## Project Euler #71

Click here to read the original problem

After giving the problem a read, this is how I broke it down in my head. From the set $\{(n, d) \mid n find max($\frac{n}{d}$) where $\frac{n}{d} < \frac{3}{7}$. Let’s call $\frac{3}{7}$ target for simplicity. In order to do this efficiently I did not want to list down all the numbers as there would be $333332833333500000$ fractions to account for in that case. Instead I looked to find the fraction that would place to the immediate left of our target if it were included with all the fractions created with a certain value of d. That leaves us with 1e6 values to work with, significantly reducing the workload. So this value was determined using the simple simplification n = floor(target * d). This gives the largest integer n such that $\frac{n}{d} < \frac{3}{7}$. All of these fractions are compared to find the largest one and that is our answer fraction. Before we finish, we must reduce this fraction to its simplest form. This is easily done by dividing the numerator with the GCF of the numerator and the denominator. The GCF can be calculated using the python math module’s function or using a self written function of acceptable efficiency. This quotient gives us the final answer.

This algorithm found the answer in 0.8 seconds!

## (Don’t) Plug in to the future

Latest leaks online suggest Apple is going to the ship the soon-to-be-launched iPhone 12 with no chargers and ear-pods in the box. This has caused widespread debate in the online community; some call it a pure money-grab move from Apple and some consider it a sensible move. Let’s dive deeper into it and see.

Continue reading “(Don’t) Plug in to the future”

## Project Euler #99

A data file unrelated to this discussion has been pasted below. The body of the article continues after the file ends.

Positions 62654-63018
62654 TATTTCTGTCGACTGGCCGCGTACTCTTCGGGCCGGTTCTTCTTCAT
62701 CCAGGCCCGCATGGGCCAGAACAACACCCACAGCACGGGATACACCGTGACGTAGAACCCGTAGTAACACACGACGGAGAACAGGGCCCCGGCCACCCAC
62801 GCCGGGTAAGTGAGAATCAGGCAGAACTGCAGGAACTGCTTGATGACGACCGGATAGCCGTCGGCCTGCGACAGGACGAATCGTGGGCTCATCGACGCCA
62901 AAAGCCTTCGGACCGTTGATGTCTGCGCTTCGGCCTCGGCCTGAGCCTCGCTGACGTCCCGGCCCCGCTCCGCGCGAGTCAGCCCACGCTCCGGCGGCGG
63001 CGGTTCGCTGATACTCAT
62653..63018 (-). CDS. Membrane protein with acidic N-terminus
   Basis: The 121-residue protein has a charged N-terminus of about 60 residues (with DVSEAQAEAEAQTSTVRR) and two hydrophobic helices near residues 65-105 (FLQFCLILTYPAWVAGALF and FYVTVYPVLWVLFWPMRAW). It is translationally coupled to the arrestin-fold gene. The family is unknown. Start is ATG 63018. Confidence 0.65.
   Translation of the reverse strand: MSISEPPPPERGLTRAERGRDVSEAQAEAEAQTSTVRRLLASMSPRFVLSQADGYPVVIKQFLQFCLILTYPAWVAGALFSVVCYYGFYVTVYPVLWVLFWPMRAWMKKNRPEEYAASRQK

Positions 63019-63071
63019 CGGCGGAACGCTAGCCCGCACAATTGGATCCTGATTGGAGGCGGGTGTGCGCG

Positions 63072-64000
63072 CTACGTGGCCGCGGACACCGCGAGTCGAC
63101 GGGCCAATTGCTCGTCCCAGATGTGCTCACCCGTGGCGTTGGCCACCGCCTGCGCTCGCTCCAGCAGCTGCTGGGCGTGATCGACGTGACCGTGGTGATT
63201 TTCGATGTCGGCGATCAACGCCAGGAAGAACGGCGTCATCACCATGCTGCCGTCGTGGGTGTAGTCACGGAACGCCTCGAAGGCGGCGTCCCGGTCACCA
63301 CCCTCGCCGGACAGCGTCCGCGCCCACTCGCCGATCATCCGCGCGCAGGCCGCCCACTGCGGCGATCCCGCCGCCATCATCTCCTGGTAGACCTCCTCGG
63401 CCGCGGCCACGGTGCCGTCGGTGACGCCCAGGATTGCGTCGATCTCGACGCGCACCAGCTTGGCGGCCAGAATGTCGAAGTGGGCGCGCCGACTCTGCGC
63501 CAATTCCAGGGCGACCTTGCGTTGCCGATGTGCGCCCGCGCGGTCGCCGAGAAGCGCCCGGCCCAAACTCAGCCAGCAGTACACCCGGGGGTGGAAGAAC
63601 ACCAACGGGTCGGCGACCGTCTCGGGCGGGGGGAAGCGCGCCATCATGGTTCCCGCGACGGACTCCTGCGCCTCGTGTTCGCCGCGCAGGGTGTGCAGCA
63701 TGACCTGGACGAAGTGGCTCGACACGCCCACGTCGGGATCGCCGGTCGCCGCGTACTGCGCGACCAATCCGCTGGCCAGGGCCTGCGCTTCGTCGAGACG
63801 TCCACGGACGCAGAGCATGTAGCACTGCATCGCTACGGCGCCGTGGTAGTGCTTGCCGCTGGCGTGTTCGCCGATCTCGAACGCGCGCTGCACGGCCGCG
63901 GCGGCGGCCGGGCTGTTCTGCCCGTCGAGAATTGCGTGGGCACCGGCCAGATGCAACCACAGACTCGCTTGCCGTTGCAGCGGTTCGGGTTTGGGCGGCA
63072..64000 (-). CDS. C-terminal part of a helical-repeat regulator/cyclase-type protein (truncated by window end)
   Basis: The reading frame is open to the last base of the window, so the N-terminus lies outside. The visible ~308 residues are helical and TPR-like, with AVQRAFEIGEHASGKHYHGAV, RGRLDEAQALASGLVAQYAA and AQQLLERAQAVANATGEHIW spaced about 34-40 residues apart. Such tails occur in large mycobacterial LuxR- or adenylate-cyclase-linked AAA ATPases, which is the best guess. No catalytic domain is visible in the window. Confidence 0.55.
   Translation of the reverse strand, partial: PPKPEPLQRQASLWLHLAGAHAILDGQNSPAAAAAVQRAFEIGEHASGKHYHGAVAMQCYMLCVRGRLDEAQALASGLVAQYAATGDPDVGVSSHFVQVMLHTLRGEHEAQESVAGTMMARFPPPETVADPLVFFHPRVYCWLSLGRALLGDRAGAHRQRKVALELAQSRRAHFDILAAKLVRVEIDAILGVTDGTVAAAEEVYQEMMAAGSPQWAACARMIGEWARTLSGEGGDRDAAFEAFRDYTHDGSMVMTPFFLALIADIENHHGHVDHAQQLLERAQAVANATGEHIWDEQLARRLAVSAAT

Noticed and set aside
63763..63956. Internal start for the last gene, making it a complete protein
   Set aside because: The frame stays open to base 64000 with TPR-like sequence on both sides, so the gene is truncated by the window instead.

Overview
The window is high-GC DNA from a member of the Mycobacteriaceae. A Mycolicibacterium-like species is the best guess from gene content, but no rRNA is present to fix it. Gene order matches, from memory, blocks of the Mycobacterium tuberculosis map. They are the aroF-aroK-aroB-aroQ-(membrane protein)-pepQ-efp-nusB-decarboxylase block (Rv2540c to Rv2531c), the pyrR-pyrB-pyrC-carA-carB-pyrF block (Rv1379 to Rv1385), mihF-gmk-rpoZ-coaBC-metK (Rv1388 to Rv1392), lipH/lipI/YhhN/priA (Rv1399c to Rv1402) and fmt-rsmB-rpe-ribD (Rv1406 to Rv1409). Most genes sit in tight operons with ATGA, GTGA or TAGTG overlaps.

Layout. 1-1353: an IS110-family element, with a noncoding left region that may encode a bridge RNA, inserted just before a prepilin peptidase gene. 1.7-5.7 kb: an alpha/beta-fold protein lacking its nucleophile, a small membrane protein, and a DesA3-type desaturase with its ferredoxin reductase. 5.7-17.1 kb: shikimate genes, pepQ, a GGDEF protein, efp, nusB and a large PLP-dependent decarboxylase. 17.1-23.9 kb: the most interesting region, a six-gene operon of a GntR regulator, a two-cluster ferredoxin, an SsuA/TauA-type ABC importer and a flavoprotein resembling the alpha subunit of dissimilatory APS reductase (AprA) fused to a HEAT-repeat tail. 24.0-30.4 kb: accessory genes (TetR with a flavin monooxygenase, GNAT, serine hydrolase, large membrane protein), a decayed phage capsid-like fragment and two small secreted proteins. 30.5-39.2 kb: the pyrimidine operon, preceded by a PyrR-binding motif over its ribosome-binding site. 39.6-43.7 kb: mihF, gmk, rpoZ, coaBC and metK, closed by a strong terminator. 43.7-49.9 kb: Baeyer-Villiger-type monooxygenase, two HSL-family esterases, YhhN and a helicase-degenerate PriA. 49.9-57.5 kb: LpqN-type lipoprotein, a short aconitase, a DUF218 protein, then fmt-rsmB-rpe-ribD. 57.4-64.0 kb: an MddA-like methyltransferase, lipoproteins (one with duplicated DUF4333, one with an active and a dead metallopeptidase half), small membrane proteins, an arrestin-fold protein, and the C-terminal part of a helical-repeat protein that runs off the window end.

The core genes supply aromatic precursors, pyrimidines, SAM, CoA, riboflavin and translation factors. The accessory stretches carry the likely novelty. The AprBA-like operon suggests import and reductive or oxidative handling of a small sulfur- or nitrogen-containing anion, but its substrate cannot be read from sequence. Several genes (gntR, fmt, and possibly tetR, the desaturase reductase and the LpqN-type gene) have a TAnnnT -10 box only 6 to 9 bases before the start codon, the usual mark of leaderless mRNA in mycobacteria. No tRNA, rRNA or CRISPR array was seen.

Click here to read the original problem

So the main challenge here was to be able to compare two different exponents (very large ones) like 632382518061 and 519432525806. 100 such had to be compared and the greatest to be found. To compute even one can take a decent machine several minutes, let alone 100 of these. Even if you do go by the long road, you end up comparing values stored with fixed accuracy (significant figures) in scientific form – something python does automatically for very large numbers like these.

Hence, to simplify calculations I did some algebraic manipulations, using logarithms. Take two exponents such that $a^b > c^d$. For all $a,b\geq0$, we can take the natural log of both sides and not change the equation (the sign to be specific), resulting in – $b\log(a) > d\log(c)$. We already know that our assumption about a and b is true for the given data, thus, we can continue to calculate the product of the exponent part and the natural log of the base of each number. For whichever datum this is the greatest, is in turn the greatest number of the lot.

With this method, I was able to achieve an execution time of 0.007 seconds. That is fast enough!

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